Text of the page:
John Jacob Glessner appears to have been the only person outside Henry Hobson Richardson's circle of friends and employees to have written a detailed account of his experiences visiting the architect's home and office in Brookline, Mass. Glessner's account documents the interrelationship between house and work spaces in Richardson's career and details the ways in which Richardson used both places to urge his client to accept his ideas for a proposed residence in Chicago. Richardson died believing he had convinced Glessner of the rightness of all of his proposals. Glessner's second thoughts, however, resulted in one serious deviation from the architect's intentions.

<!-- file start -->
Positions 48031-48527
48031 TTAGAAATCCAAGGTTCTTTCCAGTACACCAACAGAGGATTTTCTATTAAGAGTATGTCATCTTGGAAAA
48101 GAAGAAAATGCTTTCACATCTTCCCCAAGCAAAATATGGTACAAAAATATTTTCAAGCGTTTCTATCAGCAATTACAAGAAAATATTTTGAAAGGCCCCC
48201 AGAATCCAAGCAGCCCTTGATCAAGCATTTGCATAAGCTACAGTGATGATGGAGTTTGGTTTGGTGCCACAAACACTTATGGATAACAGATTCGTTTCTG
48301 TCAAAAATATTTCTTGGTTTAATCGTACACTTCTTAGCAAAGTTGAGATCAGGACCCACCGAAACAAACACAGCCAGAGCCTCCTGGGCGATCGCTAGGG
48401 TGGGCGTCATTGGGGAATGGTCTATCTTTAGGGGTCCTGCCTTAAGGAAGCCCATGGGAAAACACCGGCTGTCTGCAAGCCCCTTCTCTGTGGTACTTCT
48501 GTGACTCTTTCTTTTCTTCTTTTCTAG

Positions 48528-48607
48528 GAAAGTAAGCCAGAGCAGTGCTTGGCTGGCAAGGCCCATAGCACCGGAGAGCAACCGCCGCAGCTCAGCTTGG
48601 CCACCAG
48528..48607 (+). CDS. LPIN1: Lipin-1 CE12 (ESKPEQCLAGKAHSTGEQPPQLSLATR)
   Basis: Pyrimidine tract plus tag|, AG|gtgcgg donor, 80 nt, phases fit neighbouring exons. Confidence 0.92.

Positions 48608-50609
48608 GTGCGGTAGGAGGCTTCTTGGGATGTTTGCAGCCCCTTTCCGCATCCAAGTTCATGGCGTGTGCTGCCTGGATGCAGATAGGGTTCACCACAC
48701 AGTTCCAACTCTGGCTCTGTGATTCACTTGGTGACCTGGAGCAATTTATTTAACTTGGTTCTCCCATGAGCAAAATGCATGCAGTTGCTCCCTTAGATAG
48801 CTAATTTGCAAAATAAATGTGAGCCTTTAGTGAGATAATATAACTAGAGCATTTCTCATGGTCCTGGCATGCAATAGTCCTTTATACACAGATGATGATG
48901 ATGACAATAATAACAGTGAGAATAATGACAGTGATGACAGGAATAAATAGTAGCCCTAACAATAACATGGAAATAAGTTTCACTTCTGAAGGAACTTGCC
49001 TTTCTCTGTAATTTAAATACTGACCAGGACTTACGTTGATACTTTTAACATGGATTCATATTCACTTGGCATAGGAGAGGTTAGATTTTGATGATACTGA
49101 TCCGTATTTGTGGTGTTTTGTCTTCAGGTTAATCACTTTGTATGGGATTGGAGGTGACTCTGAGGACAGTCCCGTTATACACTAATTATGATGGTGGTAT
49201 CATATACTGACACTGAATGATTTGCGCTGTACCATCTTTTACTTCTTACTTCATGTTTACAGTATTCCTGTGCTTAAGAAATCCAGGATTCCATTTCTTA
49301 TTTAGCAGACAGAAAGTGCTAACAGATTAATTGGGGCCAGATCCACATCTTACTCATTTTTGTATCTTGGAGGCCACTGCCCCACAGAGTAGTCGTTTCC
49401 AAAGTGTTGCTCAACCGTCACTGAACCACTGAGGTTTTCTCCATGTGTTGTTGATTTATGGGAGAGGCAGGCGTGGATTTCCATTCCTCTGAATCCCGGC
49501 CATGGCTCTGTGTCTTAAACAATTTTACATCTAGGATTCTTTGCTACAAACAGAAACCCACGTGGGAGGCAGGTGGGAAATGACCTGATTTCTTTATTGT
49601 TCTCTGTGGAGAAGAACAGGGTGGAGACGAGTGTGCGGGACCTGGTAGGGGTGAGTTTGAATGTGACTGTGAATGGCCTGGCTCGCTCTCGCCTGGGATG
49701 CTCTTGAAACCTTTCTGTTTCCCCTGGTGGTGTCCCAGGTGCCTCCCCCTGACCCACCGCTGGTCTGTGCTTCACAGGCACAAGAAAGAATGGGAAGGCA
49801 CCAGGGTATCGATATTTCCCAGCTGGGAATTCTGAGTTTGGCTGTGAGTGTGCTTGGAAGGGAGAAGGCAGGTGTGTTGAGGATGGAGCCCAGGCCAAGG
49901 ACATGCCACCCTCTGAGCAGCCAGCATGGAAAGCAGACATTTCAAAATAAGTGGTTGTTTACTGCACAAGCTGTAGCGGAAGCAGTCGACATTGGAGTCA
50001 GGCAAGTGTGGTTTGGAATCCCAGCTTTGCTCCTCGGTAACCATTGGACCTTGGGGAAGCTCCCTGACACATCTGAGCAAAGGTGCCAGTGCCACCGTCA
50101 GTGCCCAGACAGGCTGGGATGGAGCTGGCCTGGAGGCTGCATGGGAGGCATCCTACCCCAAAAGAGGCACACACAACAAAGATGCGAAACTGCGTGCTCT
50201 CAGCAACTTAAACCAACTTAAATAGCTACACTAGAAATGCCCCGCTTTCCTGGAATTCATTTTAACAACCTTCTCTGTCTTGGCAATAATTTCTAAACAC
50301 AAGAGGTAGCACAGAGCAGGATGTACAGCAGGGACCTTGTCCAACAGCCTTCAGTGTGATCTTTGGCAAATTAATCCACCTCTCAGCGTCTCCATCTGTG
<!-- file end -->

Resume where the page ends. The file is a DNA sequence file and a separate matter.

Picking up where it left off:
- Copyright 1995 The Society of Architectural Historians